that we will later be able to deal with them. Then, as in most of the industrialized world, community-level hazards may be brought under reasonable, if not ideal, control, but at the cost of the long-term global risks such as those associated with greenhouse gas emissions and biodiversity loss. In each of these cases, the risk is pushed further off in time and space, but not eliminated (5, 6). Marlowe, writing in Renaissance England, took his story from a combination of historical and fantastical tales. Two of the more prominent historical characters were a Dr Faustus (1480­ 1538) and Paracelsus (1493­1541), who were contemporaries of Copernicus, Leonardo da Vinci, Christopher Columbus and Martin Luther. Faust, whose name was taken for the myth, was a German magician-cum-charlatan, a braggart, and an extraordinary character, who probably had hypnotic powers (7). Paracelsus had similar traits but in many ways was as much of a revolutionary as the other Renaissance giants (8). Born near Zurich as Theophrastus Bombastus von Hohenheim, he upset his colleagues by vigorously condemning all medical teaching not based on experience. He made a number of advances that laid the foundation for transforming medical science from its medieval to modern forms. His statement, ``Solely the dose determines that a thing is not a poison'' (9), though often misquoted (10), is an essential tenet of modern toxicology and, through the disciplines of environmental transport, exposure analysis and risk assessment, of environmental health science itself. Last decade, to mark the 500th anniversary of Paracelsus's birth, a number of commentaries were written in health science journals about his life and work (e.g. 11­14). His influence on the Faust myth was missed, however. It was Paracelsus's success in describing phenomena accurately and accomplishing cures where others had failed that imbued the Faust myth with credibility and a sense that his powers were somehow derived from the supernatural. Not given to modesty (his penname implies that he goes beyond Celsus, the first-century Roman medical encyclopaedist whose work was the first medical text to be printed, in 1478), Paracelsus fuelled this impression. ``We shall be like Gods'', he wrote. ``Natural magic will make it possible to see beyond the mountains, to divine the future, to cure all diseases, to make gold, and even to duplicate God's greatest miracle -- the creation of man himself'' (8). Many would argue that science has either achieved or will soon achieve most of these things in one way or another, but some would also worry about what Faustian wagers are made in the process. The life and writings of Paracelsus thus come down through half a millennium to provide the basis for two of the most important principles of environmental health sciences: ­ the dose makes the poison; ­ be wary of solutions that are Faustian wagers in that they just postpone problems rather than solving them.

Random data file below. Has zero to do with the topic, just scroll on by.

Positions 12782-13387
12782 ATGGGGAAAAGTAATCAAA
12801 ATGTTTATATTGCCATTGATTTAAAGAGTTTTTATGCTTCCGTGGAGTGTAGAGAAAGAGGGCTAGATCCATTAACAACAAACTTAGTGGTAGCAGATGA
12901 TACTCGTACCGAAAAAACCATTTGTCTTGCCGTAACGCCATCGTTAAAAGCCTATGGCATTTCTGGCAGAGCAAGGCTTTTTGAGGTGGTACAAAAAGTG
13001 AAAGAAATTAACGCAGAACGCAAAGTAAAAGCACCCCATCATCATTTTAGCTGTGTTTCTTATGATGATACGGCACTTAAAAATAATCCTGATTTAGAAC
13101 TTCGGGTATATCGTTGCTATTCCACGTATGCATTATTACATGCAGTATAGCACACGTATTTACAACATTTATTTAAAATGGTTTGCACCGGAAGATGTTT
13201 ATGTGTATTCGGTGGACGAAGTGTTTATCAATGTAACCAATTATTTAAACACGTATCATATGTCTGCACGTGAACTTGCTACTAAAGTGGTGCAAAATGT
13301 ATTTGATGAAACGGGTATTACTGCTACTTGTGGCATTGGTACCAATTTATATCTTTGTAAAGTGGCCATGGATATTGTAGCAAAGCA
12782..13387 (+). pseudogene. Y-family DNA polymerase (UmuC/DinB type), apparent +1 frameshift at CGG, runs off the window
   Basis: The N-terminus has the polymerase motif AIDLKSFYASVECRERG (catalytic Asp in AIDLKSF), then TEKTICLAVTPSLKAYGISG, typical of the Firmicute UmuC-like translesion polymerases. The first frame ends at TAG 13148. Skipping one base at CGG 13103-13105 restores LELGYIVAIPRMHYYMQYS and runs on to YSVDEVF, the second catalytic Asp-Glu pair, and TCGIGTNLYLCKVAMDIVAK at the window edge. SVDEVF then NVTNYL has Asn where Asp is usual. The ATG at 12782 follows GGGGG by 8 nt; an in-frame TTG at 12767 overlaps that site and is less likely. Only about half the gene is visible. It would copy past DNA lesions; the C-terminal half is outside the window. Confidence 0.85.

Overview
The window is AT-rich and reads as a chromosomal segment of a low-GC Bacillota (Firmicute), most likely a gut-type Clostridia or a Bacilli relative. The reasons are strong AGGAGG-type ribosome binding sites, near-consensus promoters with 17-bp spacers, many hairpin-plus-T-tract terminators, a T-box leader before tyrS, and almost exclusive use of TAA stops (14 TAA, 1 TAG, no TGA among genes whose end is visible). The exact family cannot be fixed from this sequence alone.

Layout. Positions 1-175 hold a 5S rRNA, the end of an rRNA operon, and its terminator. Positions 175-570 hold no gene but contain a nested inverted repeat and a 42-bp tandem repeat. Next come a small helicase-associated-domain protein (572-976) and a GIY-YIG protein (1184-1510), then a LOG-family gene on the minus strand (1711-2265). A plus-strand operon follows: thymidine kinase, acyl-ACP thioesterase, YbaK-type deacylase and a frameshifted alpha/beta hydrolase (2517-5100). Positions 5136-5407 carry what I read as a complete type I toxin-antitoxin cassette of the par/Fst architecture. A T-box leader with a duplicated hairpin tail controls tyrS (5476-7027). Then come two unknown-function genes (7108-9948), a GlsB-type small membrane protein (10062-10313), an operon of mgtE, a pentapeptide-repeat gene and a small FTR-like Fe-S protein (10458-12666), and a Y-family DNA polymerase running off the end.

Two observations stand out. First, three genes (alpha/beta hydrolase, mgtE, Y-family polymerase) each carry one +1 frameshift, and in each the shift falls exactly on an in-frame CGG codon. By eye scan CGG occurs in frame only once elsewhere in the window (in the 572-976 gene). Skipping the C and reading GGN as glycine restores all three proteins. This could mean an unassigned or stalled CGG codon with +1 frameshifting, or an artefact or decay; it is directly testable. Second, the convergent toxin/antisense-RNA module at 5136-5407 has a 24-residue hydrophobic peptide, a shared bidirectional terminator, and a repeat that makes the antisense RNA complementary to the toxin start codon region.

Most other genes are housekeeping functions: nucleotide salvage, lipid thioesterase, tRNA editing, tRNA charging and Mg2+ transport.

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Public Health Classics Indeed, given that we live in a world of finite lifetimes for individuals but indefinite lifetimes for societies, a concern for ``dose'' really means a concern with ``dose rates'' (15). Reducing dose rates sufficiently to protect individuals may not necessarily protect society indefinitely. In this sense, then, both principles as written here are actually two different ways of stating the same one. Sustainability is only possible if our society understands that less can be more, that in economic production what matters is not so much the amount produced but its increased utility, and that, accordingly, both quantitative and qualitative growth can benefit humanity without damaging nature or pushing risks off into time and space. Perhaps modern humanity, may never, as Faust once hoped and Paracelsus predicted, reach levels of accomplishment that bring a moment so lovely that we would want to hold on to it forever. But if we strive to develop a more respectful relationship with our environment, we may come closer to creating such a moment. n